Automator is a very useful application that enables you to automate repetitive tasks or tweak your Mac's operating system. There are an overwhelming number of different options for things you can automate or tweak, a list so large it may inspire both a mix of excitement and dread. Luckily for you, we have just the guide to help you explore Automator and use it for automation and other system tweaks.


On the Mac, iTunes is the place where you can access and shop for pretty much every form of digital media. You can rent movies, and you can download music, TV shows, podcasts and iTunes U content, for instance. Have a look at our guide to using the iTunes Store to get the most out of it.

Furthermore, iTunes stores different types of content in different libraries: Music, Movies, Apps, Audiobooks and more. So, take some time to go through the many view options in iTunes and discover the best ways to view your content, to make it easier to find, and easier to enjoy.

Back Up iTunes

Now that you've spent hours upon hours buying music, ripping CDs and adding them to your iTunes library, tagging files, and organizing playlists, it's essential that you back up all this content. There are many ways to lose files on a computer. If your hard disk goes belly up, you'll lose a lot of music, videos, and other content. So, make sure you never lose any of this content and back up your iTunes library and other media files regularly.


Safari is Apple's default web browser that comes integrated with the Mac operating system. If you've just switched from Windows to macOS, you might be used to a different way of surfing the Internet, but we encourage you to give Safari a try. Wondering where to start? Have a look at this list of the most useful features and tips to get the most out of Safari. Along with its incredible built-in features, there are also some very cool Safari extensions you can install to further improve your experience, particularly if you use Safari on a Mac as well as an iPhone or iPad. And while you're in the mood to switch things up a bit, see why switching search engines (and how to) could be your ticket to a more private web browsing experience.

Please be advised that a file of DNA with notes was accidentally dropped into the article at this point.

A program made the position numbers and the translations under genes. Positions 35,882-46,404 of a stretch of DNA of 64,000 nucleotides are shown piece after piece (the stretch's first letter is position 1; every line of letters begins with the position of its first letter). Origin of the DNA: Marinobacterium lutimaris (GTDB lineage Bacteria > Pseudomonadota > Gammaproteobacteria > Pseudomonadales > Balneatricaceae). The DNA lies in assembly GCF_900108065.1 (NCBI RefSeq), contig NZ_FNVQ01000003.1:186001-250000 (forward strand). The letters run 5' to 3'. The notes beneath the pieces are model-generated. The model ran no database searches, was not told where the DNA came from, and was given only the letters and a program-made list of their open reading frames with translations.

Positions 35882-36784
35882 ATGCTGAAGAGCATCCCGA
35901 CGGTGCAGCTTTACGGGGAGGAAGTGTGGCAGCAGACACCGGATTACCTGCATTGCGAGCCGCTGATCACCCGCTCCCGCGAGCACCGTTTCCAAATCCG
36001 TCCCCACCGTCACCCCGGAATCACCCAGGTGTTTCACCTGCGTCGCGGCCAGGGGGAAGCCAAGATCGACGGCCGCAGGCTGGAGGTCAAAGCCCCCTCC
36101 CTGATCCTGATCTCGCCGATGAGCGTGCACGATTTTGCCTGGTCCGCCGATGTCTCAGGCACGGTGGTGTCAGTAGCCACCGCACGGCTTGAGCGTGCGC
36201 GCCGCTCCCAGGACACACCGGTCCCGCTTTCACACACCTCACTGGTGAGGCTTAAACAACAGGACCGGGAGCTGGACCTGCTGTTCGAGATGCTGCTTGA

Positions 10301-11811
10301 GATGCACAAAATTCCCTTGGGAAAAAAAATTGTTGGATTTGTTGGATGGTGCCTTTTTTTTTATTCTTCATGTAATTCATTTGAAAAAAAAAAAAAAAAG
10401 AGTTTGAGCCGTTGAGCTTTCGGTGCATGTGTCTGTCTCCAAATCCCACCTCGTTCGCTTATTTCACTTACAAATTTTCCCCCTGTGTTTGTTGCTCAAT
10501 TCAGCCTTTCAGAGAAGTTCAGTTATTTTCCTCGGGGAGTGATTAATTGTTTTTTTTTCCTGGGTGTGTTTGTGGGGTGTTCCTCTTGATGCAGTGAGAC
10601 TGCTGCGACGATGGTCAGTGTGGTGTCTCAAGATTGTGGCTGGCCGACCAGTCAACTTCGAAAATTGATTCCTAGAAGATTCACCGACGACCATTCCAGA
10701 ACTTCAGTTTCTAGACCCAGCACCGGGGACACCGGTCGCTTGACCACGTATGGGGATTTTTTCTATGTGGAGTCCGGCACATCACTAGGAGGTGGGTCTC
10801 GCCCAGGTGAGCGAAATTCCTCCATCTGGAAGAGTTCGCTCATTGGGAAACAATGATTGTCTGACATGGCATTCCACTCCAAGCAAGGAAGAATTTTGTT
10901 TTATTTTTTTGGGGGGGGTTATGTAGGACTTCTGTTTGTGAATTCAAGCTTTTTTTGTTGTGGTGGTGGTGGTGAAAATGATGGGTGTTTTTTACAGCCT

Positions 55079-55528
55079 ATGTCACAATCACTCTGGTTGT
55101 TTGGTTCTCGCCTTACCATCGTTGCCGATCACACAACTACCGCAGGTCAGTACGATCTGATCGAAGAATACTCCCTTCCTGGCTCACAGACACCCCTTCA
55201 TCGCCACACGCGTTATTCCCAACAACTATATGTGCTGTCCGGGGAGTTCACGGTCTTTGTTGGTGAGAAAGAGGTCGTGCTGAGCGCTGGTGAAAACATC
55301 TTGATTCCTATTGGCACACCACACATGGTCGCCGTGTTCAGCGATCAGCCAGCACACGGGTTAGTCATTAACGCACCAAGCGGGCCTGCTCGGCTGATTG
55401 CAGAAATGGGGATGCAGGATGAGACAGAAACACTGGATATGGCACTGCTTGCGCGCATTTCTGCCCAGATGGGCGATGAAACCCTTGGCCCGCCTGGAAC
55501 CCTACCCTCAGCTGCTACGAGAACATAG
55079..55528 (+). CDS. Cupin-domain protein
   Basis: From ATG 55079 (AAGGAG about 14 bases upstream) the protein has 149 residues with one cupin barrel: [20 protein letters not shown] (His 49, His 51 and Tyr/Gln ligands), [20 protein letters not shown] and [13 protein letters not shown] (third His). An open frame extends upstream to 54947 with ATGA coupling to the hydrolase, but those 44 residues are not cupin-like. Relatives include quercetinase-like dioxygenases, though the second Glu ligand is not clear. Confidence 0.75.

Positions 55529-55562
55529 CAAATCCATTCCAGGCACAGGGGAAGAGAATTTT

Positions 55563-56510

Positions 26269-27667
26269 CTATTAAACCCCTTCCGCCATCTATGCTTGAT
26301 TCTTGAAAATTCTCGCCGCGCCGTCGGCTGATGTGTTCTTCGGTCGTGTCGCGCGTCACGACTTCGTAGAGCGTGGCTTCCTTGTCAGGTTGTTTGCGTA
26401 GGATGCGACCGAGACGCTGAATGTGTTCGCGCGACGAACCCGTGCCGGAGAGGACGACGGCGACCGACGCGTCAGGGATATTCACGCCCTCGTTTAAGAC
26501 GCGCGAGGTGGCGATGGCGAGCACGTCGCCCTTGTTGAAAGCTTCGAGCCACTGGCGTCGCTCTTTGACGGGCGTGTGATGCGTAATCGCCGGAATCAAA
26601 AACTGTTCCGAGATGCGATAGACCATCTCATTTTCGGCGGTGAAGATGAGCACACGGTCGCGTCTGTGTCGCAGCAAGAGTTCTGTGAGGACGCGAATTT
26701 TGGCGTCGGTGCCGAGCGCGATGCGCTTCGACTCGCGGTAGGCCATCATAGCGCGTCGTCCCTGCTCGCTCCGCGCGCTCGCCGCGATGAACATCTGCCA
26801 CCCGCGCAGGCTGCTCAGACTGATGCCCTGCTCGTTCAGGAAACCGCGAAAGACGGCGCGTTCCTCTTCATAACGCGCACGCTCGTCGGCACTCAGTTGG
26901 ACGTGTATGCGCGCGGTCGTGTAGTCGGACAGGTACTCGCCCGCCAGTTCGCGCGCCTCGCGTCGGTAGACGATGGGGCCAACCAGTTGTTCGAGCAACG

iCloud Drive

iCloud Drive has evolved a great deal since it was first introduced as part of OS X Yosemite and iOS 8, and as you become familiar using your new Mac, you should spend some time learning how to work with macOS Sierra's new iCloud Drive features to get the most out of its awesomeness.

When you create your Apple ID—and subsequently set up and use Apple's two-step verification to boost security—you get a free 5 GB of storage on iCloud Drive. You can use this storage space for things like backing up your iOS device or syncing data between your Mac and your iPhone or iPad. You can even use iCloud to optimize your Mac's storage by offloading some of your files to iCloud Drive, thus saving you disk space. And at some point in the future when, inevitably, 5 GB of storage is not enough, you can always purchase more space as needed.

Troubleshooting the Mac

Funny thing about computers: humans build them all, and humans make mistakes. As is the case with any technology, sometimes things go haywire; for example, you may run into problems upgrading your Mac to a new operating system, or in other cases, performance issues could crop up that requires troubleshooting. These annoyances can range from small issues, like connecting to the wrong Wi-Fi network, to bigger issues, like kernel panics or a Mac running slow. Just remember to take a deep breath and know that a solution is most likely out there for you. However, before you troubleshoot any issue, it's imperative to back up your data to ensure that you don't lose any files; Apple's Time Machine and Intego Personal Backup are some ways to reliably do this.